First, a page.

Temple Square Chorale
|Temple Square Chorale|
|Also known as||The Church of Jesus Christ of Latter-day Saints|
|Origin||Salt Lake City, Utah, USA|
|Labels||Mormon Tabernacle Choir Label (current)|
|Associated acts||Mormon Tabernacle Choir, Orchestra at Temple Square, Temple Square Chorale, Bells on Temple Square, and Salt Lake Tabernacle organ|
|Pipe organ of the Mormon Tabernacle Choir|
The Temple Square Chorale is one of the musical organizations on Temple Square in Salt Lake City, Utah. The main purpose is to train its members musically to go on to the Mormon Tabernacle Choir, which is a more rigorous musical institution.
In response to a charge from Gordon B. Hinckley, president of The Church of Jesus Christ of Latter-day Saints (LDS Church), for the Mormon Tabernacle Choir to "get better and better," the Temple Square Chorale was organized in 1999 as an in-service program for present Choir members, as well as a training venue for applicants to the Choir.
The first session of the Temple Square Chorale began in July 1999 with Mack Wilberg as Music Director and Jerold Ottley, along with his wife, soloist and renowned teacher, JoAnn Ottley, co-directing the training school.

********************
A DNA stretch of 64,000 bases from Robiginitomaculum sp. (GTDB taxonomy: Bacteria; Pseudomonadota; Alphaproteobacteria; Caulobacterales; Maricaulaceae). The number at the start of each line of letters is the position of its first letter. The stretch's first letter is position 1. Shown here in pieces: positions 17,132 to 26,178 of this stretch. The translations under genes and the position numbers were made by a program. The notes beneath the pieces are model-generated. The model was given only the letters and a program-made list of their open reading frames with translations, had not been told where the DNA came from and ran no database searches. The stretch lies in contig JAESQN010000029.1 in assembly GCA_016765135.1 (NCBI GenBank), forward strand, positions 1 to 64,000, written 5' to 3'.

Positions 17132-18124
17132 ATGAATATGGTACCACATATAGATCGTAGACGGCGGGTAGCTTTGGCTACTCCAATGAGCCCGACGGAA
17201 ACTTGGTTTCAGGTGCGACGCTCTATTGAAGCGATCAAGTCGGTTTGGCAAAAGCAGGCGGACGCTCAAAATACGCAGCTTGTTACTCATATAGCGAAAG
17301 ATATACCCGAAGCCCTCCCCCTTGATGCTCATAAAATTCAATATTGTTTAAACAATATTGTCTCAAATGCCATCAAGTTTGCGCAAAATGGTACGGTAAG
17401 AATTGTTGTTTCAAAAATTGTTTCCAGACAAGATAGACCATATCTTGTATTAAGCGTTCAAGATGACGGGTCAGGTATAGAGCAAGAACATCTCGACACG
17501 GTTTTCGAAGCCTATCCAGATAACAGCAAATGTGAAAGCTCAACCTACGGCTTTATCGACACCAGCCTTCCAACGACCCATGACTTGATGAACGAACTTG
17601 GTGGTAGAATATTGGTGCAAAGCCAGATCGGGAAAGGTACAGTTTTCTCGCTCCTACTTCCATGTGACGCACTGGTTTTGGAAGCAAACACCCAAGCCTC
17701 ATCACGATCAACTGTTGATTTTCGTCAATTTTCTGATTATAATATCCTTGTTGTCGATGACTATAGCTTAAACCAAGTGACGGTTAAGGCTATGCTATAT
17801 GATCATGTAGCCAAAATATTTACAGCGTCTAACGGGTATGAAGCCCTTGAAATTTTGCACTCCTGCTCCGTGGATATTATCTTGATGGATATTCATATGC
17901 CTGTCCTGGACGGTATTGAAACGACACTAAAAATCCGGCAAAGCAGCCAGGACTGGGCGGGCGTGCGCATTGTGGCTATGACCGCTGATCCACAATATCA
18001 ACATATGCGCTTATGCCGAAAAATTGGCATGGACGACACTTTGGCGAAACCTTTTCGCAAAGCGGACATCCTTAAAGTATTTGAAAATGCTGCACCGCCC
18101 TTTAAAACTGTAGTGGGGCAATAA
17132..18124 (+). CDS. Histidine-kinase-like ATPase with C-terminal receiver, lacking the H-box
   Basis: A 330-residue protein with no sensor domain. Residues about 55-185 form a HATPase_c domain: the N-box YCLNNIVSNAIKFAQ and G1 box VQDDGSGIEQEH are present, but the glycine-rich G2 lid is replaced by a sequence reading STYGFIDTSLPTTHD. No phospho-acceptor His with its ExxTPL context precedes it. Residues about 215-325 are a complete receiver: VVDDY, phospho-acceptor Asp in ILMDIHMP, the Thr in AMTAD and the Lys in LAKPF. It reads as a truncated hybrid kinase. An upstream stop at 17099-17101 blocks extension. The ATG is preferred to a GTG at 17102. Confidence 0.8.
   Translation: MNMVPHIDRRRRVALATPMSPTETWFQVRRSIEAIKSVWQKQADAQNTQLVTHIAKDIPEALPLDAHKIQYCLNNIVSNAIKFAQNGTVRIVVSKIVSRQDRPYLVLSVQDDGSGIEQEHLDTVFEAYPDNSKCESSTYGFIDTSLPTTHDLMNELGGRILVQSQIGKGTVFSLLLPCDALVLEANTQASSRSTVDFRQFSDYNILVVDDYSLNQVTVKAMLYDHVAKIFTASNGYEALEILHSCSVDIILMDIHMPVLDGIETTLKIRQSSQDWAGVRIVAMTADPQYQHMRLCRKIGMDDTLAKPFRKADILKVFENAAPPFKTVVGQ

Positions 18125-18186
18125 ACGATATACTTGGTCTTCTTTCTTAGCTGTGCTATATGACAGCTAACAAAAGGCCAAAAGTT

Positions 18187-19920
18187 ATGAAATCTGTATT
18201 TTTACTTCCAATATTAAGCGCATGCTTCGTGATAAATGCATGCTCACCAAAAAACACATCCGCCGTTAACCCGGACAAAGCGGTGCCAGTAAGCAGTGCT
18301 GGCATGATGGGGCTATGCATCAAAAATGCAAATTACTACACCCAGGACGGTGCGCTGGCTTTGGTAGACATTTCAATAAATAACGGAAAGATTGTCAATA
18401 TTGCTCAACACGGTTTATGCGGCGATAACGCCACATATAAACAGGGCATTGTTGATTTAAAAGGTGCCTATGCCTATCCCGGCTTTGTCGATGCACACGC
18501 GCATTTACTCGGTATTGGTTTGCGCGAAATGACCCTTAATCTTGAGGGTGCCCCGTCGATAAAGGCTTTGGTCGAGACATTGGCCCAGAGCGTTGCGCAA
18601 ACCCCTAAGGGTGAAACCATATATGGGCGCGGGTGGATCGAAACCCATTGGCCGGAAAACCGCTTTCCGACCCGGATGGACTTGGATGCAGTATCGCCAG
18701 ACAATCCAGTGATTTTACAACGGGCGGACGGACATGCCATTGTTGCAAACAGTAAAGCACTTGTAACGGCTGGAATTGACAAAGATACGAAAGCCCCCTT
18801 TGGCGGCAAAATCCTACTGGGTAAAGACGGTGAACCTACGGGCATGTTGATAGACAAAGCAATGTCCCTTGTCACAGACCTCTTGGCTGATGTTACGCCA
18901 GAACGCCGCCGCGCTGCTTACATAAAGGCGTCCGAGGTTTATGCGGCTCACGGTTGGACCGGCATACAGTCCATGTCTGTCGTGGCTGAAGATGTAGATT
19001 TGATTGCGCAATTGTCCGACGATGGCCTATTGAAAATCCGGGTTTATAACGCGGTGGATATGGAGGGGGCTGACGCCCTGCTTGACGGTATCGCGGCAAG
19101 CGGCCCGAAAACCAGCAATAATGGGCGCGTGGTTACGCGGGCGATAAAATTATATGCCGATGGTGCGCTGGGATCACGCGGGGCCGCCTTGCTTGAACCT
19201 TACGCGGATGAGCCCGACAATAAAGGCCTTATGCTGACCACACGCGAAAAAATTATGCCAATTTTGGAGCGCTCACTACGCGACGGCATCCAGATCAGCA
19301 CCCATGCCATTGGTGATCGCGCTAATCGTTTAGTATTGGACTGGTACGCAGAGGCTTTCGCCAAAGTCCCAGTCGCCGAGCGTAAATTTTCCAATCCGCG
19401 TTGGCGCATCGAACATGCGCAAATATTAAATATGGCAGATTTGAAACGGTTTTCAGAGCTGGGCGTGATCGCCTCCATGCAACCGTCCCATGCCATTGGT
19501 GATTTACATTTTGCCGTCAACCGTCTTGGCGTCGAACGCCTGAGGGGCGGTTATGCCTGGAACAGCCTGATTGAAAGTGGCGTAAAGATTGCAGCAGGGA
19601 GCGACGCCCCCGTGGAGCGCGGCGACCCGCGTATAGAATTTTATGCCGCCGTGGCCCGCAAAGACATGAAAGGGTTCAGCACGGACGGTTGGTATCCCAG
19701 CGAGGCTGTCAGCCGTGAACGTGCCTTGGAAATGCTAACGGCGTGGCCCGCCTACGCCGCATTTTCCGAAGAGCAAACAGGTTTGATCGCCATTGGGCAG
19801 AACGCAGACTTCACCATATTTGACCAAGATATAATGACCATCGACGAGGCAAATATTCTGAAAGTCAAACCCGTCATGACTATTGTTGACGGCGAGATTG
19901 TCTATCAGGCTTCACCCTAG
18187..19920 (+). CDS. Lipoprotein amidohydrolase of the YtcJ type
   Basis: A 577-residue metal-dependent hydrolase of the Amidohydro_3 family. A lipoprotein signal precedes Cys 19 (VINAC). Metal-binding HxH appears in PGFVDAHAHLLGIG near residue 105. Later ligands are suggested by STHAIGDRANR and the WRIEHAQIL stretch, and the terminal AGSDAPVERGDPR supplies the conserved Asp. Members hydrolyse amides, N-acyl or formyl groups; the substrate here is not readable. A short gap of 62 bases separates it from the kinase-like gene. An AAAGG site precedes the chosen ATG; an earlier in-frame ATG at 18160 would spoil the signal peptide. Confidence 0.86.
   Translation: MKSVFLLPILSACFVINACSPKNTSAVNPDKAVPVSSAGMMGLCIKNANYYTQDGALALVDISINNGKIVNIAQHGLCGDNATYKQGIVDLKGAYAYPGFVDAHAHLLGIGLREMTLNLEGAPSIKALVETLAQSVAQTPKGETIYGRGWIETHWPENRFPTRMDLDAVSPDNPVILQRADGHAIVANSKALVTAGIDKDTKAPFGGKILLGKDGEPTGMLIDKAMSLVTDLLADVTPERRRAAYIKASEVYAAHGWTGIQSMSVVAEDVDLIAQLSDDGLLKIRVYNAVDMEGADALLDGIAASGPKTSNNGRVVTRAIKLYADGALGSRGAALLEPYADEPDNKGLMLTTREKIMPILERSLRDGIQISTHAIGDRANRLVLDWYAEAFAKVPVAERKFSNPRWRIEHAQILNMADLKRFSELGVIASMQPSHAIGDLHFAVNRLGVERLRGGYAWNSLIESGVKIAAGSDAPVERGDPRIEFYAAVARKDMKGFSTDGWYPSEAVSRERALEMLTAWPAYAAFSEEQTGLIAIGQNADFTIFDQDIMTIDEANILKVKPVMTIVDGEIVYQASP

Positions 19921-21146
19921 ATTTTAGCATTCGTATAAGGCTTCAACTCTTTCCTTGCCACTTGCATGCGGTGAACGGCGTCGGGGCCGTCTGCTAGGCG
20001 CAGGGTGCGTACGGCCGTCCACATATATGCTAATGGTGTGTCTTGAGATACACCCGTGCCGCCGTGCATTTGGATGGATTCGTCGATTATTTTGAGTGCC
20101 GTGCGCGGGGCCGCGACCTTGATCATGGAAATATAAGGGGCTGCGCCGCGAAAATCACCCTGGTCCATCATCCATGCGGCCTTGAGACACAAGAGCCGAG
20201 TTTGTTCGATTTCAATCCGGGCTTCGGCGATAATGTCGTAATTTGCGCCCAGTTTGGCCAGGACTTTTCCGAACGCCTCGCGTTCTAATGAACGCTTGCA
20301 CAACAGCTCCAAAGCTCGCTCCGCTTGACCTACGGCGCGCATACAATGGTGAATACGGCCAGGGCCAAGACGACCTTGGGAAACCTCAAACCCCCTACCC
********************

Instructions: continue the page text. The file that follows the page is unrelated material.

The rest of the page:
Under the leadership of Wilberg and the Ottleys, the Chorale conducted two 12-week sessions each year. Each session allowed the Chorale the opportunity to focus on major choral works—a luxury not often afforded within the rigorous schedule of the Tabernacle Choir. In the past, the Chorale has performed such works as the St. Matthew Passion by Bach, King David by Arthur Honegger, Requiem by Mozart and Saul by Handel.
Since 2009, Ryan Murphy, who is also associate music director of the Tabernacle Choir, is the Chorale's director. The training school is currently directed by Cherilyn Worthen.
The membership of the Temple Square Chorale changes with each new three-month session. Each session includes a number of new applicants who have passed the rigorous audition requirements for the Tabernacle Choir, which include taped and in person vocal auditions as well as a detailed music aptitude exam. To round out the membership for a given session, Murphy works with Wilberg, now the music director of the Choir, to identify current Tabernacle Choir members who complete in-service training with the Chorale to hone and improve their musical skills. Total membership of the Chorale varies with each session, but it usually numbers between 70 and 80 members.
The culmination of each three-month session is the performance of a major choral piece. The Chorale is accompanied in these performances by members of the Orchestra at Temple Square.
The preparation of new Choir members and the further training of present members is continuing to be an effective step in fulfilling Hinckley’s charge to improve the Choir’s performance and reputation.
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